Birch trees, members of the Betula family, are prized for their unique bark and graceful foliage. Desired for their ornamental value, birch trees are often difficult to maintain. It is not unusual for a birch tree to die before reaching 20 years of age. Insects are the main reason for the tree's decline, but birch trees also are susceptible to trunk wounds. These wounds allow diseases easy entry into the tree. To heal a wounded birch tree, address the wound and fertilize to encourage new growth.
Press the bark back on to the trunk if the wound is fresh and still moist. Fit pieces back into their original positions and secure the bark pieces in place with soft cloth straps tied around the tree. Leave the straps until the wound is healed.
Break away loose bark from around older wounds. Take a sharp knife and cut the bark around the wound away until you notice healthy bark. Shape the wound into an ellipse if possible and ensure there is a well-defined edge between the wound and the bark of the tree.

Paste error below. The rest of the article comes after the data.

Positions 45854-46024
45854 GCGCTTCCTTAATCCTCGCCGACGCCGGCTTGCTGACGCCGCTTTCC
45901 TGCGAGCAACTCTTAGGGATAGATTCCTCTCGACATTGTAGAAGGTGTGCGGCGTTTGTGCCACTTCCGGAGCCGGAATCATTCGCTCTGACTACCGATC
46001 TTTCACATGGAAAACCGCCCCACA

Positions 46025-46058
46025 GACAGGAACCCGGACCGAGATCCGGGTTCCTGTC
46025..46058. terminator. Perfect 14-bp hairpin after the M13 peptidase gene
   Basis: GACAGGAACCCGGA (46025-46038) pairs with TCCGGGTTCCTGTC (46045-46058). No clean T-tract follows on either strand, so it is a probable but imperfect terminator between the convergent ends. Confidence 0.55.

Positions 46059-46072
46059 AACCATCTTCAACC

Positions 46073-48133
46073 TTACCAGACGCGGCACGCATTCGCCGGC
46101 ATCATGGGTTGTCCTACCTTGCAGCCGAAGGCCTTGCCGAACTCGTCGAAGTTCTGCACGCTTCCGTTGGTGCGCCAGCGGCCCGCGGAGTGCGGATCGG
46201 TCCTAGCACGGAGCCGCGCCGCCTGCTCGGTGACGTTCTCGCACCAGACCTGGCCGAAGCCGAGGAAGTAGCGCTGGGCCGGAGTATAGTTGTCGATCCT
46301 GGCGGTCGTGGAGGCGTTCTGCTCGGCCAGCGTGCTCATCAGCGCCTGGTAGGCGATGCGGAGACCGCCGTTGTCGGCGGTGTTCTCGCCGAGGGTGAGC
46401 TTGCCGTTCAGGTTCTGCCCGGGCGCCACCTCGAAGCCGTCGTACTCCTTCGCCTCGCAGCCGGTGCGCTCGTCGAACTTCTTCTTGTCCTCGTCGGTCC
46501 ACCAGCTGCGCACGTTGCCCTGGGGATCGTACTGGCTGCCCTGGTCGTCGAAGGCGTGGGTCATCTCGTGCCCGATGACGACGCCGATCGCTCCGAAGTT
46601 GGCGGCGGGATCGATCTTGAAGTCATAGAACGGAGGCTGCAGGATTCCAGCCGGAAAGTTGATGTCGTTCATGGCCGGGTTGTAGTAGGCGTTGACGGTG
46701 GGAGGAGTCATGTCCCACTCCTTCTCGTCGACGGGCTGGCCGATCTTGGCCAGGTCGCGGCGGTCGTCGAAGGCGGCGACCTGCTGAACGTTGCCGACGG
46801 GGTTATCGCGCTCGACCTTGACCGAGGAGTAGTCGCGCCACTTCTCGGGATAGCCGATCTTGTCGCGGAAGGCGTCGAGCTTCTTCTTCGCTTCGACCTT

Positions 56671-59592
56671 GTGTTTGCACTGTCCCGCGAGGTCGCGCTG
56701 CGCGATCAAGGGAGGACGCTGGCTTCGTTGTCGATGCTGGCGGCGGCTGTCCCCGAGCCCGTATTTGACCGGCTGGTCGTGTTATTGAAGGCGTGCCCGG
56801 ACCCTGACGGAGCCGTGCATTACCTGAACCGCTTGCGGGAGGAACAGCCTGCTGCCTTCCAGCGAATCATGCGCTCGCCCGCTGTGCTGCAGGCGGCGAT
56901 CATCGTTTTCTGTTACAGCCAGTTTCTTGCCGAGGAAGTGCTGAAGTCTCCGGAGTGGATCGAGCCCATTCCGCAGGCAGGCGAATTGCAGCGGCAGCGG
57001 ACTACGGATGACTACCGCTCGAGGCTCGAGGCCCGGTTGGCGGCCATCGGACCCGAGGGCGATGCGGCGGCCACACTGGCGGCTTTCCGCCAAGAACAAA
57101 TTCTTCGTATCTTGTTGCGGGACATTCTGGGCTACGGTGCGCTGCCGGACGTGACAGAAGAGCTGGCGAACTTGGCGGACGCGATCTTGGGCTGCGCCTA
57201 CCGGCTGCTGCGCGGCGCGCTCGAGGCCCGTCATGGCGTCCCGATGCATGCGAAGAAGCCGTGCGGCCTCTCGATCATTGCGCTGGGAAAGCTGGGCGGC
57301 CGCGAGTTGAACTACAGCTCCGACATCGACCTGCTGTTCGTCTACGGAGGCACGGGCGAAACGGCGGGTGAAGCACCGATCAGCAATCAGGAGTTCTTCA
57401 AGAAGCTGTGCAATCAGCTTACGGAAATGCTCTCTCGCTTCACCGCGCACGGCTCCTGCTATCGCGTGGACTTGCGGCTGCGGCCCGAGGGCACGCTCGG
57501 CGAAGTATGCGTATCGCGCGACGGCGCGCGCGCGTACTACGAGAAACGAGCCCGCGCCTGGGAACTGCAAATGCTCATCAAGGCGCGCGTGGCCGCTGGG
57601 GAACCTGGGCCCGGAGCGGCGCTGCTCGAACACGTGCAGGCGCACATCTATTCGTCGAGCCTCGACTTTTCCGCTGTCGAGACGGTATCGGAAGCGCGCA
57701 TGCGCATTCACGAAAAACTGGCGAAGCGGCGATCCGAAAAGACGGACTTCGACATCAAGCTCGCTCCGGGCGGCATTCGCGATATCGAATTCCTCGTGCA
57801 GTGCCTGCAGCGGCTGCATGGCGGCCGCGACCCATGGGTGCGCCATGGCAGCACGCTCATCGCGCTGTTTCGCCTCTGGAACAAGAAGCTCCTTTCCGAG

Apply 5-10-5 fertilizer at a rate of 2 lbs. per inch of trunk diameter. Measure the trunk diameter 3 feet from the ground and use this figure when determining how much fertlizer to use. Use a broadcast spreader to spread the fertilizer and spread it over the feeder roots, which extend 2 feet from the trunk to several feet beyond the edge of the canopy.
Water the fertilizer into the soil. Water until the soil is moist.
Remove any grass or weeds in a circle from the trunk to the edge of the birch tree's canopy. Replace with 2 to 3 inches of mulch. By doing this, you will reduce the tree's competition for nutrients and water. A healthier tree will result.